“Below the Belt” is dark, existential, and cynical.
And oh my is it funny.
Live Theatre Workshop’s production of the Richard Dresser comedy had the April 1 opening night audience laughing with the first scene, and it never let up.
The trio of actors, Annette Hillman’s direction and Richard Gremel’s set design of a personality-free factory all lent themselves to an evening of hilarity. Underscoring the factory’s lack of ambiance is the preshow music, right out of an elevator playlist.
We don’t know where the factory is located, other than some far-off desert. We don’t know what is manufactured, though we learn 20,911 units are pushed out a day. There’s water near it — we know this because the factory’s emissions have turned the river into colors that, as one character says, are never found in nature.
Dobbitt (Steve Wood) and Hanrahan (Stephen Frankenfield) are “checkers” — the dweebs no one likes as they make sure that the product is perfect before it’s shipped out. They are a little puffed up with their power, and completely insecure at the same time.
Even more puffed up is their boss, Merkin (Matthew C. Copley), who checks the checkers. But, it turns out, he has massive insecurities, as well.
The story is about how each is jockeying for position and power, which is far more important to them than the strange, clearly mutant, creatures that are multiplying, or that the land and water around them is doing very unnatural things thanks to the toxins from the factory.
But this isn’t an eco-play, or a Mamet-esque commentary on corporations. It’s a piece that provides laughter at the foibles of men whose universe is small but whose egos are big and who take a sort of vicious glee in playing the manipulative games that can define corporate life.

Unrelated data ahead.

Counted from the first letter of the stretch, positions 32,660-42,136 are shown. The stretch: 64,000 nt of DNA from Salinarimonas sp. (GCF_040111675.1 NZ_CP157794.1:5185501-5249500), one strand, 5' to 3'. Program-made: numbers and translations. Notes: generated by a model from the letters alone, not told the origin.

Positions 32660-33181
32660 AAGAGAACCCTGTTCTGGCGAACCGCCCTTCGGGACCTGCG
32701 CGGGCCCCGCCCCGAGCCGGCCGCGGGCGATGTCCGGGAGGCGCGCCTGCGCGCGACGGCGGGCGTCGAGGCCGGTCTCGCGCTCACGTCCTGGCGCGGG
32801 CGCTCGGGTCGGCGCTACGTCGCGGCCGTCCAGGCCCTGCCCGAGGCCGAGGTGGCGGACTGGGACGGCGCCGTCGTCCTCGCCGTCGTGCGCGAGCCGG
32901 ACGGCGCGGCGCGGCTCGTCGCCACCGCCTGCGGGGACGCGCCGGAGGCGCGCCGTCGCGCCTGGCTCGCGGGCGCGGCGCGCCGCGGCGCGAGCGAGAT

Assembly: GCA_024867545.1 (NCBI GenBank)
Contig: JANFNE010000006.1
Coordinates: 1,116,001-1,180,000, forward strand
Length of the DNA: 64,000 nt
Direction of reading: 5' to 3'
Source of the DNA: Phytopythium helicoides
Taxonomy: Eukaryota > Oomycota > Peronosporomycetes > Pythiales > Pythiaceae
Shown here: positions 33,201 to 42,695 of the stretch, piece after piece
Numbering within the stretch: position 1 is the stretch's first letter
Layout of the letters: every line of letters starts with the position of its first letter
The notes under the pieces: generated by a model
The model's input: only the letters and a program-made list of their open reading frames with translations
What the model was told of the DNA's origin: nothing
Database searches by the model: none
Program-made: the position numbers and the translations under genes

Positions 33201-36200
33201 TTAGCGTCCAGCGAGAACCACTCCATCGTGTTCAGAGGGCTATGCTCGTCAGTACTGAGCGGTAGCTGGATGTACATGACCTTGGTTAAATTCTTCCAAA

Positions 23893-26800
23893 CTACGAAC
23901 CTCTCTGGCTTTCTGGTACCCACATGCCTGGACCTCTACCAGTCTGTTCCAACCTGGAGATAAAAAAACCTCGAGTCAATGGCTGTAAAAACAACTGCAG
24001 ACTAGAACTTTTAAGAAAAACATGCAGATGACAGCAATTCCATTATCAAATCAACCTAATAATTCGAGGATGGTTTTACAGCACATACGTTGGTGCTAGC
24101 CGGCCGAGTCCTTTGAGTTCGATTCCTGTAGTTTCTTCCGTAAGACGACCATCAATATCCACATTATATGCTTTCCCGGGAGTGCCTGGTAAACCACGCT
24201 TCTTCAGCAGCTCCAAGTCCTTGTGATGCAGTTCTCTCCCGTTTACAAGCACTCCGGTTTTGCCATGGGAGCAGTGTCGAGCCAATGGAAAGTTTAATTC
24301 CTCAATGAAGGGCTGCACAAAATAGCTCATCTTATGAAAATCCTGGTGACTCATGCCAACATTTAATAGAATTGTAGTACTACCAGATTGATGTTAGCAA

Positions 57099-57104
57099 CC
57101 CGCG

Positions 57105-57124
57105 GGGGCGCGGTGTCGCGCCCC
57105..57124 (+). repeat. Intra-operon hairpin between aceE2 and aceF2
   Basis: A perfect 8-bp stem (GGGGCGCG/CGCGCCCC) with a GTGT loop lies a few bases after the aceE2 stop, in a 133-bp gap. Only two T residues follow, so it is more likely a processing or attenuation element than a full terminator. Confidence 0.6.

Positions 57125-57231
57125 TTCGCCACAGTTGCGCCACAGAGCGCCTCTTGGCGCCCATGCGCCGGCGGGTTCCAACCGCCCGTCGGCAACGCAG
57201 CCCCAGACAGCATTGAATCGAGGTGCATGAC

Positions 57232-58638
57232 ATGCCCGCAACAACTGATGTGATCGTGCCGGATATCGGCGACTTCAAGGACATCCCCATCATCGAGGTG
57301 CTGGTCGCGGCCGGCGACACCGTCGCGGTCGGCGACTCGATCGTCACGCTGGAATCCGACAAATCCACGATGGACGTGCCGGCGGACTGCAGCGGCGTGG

Frankenfield’s Hanrahan is tightly wound and smug. When his fury is unleashed on the much more meek Dobbitt — well, it isn’t pretty. And Wood makes Dobbitt’s reticence and “gosh, it’s good to meet you” demeanor funny while he gives him a sweet vulnerability.
As the bossman Merkin, Copley is just a hoot as he tries to play the two men against each other, dangling promotions and hollow gestures designed to endear them to him. He, in turn, is manipulated and played by the big shots we never meet, but they are there, hovering over the employees, making everyone paranoid about their jobs and their lives.
Don’t look for deeper meaning here. It doesn’t exist and we don’t care. That’s what continual laughter will do to you. And for you.
“Below the Belt” continues at Live Theatre Workshop, 5317 E. Speedway, through May 6. Tickets are $15-$20 at 327-4242 or livetheatreworkshop.org.